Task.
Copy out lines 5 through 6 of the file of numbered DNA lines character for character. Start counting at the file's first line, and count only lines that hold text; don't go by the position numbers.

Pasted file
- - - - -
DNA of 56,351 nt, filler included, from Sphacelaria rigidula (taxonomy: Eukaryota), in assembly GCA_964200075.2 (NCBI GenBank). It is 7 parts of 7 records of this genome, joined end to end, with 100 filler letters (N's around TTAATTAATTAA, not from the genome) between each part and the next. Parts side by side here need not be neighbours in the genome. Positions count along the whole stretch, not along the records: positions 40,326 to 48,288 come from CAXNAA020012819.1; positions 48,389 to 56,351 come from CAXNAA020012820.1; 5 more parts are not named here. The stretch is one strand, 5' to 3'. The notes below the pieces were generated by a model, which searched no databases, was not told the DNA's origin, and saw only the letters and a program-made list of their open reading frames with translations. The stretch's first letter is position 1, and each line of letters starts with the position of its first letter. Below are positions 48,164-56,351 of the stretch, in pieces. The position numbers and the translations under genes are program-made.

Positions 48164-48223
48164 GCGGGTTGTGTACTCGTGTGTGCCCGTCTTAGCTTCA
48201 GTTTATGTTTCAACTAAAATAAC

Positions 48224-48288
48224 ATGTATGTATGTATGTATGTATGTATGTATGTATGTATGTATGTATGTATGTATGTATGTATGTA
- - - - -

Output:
Positions 48224-48288
48224 ATGTATGTATGTATGTATGTATGTATGTATGTATGTATGTATGTATGTATGTATGTATGTATGTA